Dayton Community Blood Center Supports Ending Ban on Gay Men Donating Blood
The Dayton Community Blood Center says it supports removing a lifetime ban on gay men donating blood. The U.S. Food and Drug Administration is considering the change.
Dayton CBC and blood centers across the country have been calling for a removal of the lifetime ban for years, says CEO Dr. David Smith.
“At the time that was established their were reasons for it—because we did not have good blood testing systems or blood tests to be able to detect those things that you're concerned about, at the time it was HIV,” he said.
Smith says donated blood is much safer 30 years after the ban. Testing procedures have improved and expanded, and every donation of blood is tested. According to Smith, “You’re more likely to get struck by lightning than to get an infectious disease from transfusion.”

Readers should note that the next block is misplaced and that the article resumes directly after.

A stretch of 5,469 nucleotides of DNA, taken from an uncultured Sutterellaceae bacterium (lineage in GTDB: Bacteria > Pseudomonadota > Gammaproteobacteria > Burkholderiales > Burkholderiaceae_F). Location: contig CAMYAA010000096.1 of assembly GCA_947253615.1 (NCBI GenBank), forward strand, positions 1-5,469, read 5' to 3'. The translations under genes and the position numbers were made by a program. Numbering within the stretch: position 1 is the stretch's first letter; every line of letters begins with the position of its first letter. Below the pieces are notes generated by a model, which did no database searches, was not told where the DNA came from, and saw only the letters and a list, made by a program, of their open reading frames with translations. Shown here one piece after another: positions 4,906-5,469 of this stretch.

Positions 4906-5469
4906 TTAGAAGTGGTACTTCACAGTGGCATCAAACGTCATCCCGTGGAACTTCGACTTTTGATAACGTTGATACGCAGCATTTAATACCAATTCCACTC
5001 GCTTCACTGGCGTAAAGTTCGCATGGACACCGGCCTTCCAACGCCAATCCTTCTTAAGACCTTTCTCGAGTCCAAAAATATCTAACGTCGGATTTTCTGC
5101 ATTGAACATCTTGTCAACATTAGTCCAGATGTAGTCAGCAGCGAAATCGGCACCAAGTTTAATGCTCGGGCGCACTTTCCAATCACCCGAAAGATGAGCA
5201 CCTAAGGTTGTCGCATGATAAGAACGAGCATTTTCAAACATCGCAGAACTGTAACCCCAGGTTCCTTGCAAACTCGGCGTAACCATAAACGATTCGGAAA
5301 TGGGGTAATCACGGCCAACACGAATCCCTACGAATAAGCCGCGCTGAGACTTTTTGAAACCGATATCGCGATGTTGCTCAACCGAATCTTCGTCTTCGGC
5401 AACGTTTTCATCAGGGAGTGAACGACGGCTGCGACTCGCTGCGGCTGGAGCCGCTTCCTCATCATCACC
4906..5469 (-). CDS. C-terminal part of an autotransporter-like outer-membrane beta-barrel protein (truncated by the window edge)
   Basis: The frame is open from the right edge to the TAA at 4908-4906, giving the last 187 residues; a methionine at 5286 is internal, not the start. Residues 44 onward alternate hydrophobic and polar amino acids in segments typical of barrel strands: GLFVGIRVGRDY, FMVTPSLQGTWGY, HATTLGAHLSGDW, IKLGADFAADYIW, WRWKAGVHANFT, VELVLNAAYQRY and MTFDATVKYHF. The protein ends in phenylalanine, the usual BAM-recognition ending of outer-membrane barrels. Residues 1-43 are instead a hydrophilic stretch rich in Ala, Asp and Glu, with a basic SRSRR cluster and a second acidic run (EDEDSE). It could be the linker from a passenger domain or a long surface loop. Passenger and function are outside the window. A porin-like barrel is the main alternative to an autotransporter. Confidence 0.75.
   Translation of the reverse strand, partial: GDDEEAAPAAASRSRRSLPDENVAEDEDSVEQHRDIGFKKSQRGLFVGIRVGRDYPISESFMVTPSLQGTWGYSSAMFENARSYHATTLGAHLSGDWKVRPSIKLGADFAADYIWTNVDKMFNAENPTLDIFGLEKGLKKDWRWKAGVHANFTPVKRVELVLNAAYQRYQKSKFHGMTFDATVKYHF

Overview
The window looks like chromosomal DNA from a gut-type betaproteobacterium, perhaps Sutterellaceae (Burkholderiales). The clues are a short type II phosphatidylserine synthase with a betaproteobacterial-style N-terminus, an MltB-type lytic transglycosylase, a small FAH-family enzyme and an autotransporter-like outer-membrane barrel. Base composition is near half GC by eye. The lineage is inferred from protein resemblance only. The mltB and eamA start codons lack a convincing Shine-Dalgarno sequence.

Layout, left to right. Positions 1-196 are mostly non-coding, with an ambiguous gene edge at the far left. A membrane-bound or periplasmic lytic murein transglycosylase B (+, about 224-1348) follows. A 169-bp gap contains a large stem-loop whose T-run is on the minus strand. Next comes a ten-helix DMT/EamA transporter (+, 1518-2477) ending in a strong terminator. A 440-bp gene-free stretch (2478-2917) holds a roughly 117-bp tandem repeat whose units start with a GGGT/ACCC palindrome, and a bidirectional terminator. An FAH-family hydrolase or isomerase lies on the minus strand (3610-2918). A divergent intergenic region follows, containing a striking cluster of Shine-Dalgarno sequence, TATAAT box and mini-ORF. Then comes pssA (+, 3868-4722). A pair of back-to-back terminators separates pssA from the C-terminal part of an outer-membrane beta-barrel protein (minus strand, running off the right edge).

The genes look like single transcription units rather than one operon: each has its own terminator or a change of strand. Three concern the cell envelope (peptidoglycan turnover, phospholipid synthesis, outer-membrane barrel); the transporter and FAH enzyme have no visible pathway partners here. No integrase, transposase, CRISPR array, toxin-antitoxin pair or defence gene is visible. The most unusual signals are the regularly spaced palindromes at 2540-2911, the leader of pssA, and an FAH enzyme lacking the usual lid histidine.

Additionally, the CEO says current rules on who can donate are inconsistent. He gives the example—"right now, if you have a woman who has sex with a man and that man’s had sex with another man well, she's not permanently deferred [banned], she's only deferred for a year. ”
Though, a one year deferral, or ban on donating blood for gay men would still be in place for men who have had sex with other men in the last year. FDA changes would make the rules for giving blood the same for all high-risk groups.
It could be some time before any changes go into effect though. Smith says it could be a year or more before the proposal is approved by the FDA.